WSU microwave technologies help keep food safe

Systems used by company in India to produce about 10 million meals per year

BRADLEY GAMBLE, Evergreen reporter

WSU Regents Professor Juming Tang developed a new system of microwave food safety technologies in an effort to make meals healthier and safer around the globe.

The new technologies protect food from pathogens and spoilage using electromagnetic wave pulses called microwaves, which could help decrease the number of safety recalls for frozen and chilled foods.

Tang, a biological systems engineering professor, and his team called the two new technologies Microwave Assisted Thermal Sterilization and Microwave Assisted Pasteurization Systems. MATS focuses on processing shelf-stable meals while MAPS focuses on processing chilled meats.

“What we are using at home is only for warming, it doesn’t have the purpose to kill pathogens,” Tang said. “We developed an industrial system that can be used by food companies to produce ready-to-eat meals free from pathogens.”

The technologies heat packaged foods to sterilized or pasteurized temperatures, holding them there for the minimum amount of time, before cooling them down quickly using a combination of microwave heat and a hot water tunnel.

To Tang’s surprise, he said he found he could use technologies similar to his microwave to control viruses.

“It’s a time and temperature combination,” he said. “When our technology processes food in the package and then runs through the process, the pathogens are inactivated and the food becomes free of any viruses and pathogens.”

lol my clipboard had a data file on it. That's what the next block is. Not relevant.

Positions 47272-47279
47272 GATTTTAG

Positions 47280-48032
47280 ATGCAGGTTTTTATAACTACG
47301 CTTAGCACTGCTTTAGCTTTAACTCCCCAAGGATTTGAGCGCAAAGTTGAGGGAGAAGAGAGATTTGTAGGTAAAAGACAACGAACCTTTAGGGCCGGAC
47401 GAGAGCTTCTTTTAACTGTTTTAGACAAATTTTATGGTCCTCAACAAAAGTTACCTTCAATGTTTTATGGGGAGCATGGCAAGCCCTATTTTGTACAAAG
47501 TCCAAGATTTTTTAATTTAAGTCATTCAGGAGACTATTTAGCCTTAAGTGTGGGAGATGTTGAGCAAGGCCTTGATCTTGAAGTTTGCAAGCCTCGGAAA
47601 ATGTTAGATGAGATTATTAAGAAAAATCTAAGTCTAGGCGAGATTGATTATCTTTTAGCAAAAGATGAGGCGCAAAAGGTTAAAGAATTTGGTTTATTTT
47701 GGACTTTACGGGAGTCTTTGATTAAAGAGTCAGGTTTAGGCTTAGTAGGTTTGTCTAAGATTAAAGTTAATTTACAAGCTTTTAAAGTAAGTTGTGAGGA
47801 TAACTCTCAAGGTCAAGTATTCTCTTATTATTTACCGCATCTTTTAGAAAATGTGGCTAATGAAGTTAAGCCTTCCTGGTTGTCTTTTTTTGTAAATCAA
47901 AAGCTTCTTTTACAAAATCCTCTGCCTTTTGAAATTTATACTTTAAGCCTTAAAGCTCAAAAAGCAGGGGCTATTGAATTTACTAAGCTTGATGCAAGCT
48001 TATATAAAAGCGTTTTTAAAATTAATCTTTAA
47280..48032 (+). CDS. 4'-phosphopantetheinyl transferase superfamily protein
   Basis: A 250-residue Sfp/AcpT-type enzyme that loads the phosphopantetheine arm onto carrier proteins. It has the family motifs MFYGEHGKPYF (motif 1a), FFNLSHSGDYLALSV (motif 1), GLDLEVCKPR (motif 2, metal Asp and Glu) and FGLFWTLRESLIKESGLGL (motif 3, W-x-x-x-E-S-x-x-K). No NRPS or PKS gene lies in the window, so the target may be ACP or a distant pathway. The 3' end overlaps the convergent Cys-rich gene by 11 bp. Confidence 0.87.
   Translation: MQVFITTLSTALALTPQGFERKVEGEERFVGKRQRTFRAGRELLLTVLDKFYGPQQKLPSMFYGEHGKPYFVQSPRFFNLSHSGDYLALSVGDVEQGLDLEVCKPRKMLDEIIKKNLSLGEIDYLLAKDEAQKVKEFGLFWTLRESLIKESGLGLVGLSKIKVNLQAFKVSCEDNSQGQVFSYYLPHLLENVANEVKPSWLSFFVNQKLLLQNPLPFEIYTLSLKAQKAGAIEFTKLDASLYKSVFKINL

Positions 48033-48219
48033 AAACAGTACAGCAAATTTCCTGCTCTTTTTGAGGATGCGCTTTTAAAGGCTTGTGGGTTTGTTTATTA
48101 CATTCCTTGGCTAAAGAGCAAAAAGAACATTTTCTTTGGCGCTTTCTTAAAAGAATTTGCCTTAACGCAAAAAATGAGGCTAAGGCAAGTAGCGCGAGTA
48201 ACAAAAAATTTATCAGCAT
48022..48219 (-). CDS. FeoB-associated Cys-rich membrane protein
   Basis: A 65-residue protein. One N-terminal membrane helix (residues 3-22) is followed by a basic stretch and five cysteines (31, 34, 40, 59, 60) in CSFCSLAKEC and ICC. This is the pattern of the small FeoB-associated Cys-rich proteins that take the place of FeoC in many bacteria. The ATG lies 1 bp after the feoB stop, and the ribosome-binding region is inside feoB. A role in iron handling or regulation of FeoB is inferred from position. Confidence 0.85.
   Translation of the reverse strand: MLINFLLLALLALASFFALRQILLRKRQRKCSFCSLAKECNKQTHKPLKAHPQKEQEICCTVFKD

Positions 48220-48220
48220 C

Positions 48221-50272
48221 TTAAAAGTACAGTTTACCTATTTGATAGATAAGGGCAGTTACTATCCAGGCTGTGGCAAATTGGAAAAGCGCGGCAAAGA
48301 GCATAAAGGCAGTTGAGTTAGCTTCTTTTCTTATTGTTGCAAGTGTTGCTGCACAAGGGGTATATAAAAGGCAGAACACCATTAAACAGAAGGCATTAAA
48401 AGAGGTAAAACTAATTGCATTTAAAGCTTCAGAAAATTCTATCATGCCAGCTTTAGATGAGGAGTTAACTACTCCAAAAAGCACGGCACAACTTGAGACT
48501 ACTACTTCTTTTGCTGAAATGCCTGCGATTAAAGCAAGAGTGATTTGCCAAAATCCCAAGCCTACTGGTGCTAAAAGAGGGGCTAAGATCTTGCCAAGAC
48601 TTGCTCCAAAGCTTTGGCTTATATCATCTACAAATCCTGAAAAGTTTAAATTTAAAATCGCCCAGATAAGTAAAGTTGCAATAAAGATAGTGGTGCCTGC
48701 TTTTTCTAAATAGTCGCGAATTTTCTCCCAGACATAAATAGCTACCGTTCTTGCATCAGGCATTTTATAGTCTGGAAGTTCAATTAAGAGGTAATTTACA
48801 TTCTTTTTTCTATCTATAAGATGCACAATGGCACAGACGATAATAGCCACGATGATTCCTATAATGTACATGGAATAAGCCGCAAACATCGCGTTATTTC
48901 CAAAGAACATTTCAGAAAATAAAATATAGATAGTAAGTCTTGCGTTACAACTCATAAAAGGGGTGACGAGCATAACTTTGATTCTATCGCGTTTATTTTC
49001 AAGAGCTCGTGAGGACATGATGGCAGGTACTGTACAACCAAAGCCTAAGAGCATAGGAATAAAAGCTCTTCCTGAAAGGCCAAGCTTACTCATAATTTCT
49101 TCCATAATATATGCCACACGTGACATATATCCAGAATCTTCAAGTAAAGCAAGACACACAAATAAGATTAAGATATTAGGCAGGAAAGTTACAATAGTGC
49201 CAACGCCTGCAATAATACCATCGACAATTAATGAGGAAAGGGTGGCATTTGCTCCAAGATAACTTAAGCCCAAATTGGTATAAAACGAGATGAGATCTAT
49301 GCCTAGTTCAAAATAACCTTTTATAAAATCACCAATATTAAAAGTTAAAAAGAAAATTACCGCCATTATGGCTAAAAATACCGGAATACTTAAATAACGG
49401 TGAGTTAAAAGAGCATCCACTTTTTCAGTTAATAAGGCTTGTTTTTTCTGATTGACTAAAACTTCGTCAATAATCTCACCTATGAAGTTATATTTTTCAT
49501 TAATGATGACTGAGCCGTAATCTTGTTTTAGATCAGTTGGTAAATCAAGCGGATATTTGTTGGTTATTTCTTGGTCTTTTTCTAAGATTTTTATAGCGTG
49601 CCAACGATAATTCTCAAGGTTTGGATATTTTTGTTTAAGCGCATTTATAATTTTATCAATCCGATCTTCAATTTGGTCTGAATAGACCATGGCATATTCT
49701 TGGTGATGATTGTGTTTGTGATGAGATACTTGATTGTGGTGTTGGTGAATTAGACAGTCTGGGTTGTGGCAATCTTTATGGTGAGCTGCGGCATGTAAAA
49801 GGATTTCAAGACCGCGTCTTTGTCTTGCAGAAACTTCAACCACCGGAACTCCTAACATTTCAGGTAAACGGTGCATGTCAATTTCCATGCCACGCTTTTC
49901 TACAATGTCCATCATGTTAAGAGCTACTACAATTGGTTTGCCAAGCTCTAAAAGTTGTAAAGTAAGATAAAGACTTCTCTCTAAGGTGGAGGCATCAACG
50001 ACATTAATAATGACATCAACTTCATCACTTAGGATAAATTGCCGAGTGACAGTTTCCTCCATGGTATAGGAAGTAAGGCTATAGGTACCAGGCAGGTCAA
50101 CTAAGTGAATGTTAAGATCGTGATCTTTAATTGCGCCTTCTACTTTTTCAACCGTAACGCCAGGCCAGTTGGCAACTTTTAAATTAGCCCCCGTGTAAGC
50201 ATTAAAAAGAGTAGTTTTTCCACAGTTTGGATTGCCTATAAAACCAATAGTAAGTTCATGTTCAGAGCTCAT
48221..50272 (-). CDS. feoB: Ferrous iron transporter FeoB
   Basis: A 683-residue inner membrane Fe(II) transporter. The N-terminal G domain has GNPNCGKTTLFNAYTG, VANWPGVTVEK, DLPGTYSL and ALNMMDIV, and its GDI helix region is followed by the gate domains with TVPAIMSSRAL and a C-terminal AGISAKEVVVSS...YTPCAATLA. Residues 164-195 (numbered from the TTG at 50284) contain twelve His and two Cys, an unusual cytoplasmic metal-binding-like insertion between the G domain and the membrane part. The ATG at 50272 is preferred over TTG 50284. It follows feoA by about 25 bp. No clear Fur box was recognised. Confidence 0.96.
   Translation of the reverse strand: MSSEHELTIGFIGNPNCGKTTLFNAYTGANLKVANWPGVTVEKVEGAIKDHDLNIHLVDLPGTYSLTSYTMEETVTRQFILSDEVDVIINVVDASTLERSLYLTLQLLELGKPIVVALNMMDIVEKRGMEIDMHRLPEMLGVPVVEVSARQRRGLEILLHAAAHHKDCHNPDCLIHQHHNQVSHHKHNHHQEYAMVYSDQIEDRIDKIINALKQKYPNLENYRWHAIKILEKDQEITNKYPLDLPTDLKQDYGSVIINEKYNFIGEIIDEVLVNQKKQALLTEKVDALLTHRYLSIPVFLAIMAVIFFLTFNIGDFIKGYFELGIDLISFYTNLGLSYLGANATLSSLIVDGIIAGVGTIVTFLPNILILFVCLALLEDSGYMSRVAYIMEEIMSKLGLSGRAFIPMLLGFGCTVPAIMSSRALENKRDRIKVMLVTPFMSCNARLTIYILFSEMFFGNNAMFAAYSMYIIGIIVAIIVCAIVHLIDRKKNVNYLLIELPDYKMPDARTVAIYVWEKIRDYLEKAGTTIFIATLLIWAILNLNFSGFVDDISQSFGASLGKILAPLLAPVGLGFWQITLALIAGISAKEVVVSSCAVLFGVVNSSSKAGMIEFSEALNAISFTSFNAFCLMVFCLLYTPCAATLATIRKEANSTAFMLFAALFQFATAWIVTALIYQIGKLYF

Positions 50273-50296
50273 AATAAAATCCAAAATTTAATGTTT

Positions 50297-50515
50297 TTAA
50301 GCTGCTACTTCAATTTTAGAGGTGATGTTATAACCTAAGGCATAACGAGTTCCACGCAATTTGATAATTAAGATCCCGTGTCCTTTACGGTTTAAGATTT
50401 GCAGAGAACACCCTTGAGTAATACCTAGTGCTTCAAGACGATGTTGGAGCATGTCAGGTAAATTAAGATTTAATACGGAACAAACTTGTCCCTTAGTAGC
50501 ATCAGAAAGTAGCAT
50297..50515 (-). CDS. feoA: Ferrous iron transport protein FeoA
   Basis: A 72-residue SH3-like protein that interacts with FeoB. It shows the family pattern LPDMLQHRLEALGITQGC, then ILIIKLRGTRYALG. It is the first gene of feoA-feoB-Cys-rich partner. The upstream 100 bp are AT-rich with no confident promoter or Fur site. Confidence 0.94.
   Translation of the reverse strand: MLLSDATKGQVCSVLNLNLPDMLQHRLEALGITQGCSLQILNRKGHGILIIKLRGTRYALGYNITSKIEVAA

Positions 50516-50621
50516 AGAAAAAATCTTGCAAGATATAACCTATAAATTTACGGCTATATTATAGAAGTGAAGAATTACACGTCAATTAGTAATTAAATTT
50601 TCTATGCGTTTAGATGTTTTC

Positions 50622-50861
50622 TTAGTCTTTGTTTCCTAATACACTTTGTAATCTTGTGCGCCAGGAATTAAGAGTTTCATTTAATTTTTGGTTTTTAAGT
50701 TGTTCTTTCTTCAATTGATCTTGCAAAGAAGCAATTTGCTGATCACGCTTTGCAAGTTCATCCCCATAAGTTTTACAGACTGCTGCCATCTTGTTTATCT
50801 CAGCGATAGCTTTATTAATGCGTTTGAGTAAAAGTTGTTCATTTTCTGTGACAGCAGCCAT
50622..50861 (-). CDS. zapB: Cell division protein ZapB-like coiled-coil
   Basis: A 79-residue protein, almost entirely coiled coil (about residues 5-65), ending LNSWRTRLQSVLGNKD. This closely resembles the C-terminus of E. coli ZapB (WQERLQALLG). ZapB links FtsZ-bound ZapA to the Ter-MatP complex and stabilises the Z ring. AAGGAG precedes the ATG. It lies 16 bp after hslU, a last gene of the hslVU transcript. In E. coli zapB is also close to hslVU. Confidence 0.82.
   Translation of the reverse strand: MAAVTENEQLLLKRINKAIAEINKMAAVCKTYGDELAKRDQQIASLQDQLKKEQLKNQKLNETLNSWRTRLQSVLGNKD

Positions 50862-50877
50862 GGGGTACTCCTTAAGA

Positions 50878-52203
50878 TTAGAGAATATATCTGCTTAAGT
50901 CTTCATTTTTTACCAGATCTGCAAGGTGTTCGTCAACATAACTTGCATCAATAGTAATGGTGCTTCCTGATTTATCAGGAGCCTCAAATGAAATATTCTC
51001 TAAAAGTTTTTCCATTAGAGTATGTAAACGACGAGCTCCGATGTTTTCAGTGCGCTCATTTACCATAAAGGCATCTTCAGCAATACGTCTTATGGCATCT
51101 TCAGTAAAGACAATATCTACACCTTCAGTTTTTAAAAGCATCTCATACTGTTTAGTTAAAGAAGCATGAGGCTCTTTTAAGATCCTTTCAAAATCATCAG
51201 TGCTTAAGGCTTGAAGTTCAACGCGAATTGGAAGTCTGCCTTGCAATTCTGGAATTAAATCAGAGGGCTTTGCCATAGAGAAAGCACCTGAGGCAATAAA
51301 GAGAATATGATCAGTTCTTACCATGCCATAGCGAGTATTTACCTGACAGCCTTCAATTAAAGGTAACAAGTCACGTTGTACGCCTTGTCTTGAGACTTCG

To bring his technology from lab size to industrial size, Tang licensed the MAPS and MATS patents to a company in Denver called 915 Labs for global commercialization. Later, 915 labs started a partnership with Tata Smartfoodz Ltd, a company in India.

Tang said the partnership with Tata Smartfoodz began to develop when a group of engineers and scientists from India traveled to Washington to see the demonstrations of the new technologies.

“When we were talking about technology, we asked them to prepare the meals of their culture,” he said. “We got the ingredients shipped from India to prepare meals in our kitchen with the packaging process and they saw it as a good technology for their market.”

Tata Smartfoodz has put a continuous system into full production, producing 30 meals per minute and ten million meals per year, since the partnership began.

Tang has been researching microwave technologies for more than two decades. His original concept for the research began in 1995.

Tang said he expects to start seeing products produced by these machines on the market in two years.

“Tata is supporting the manufacturing of industrial systems that can be purchased by other companies,” he said. “We’ll be taking a step by step process because one machine is so huge, they’re probably around 60 feet.”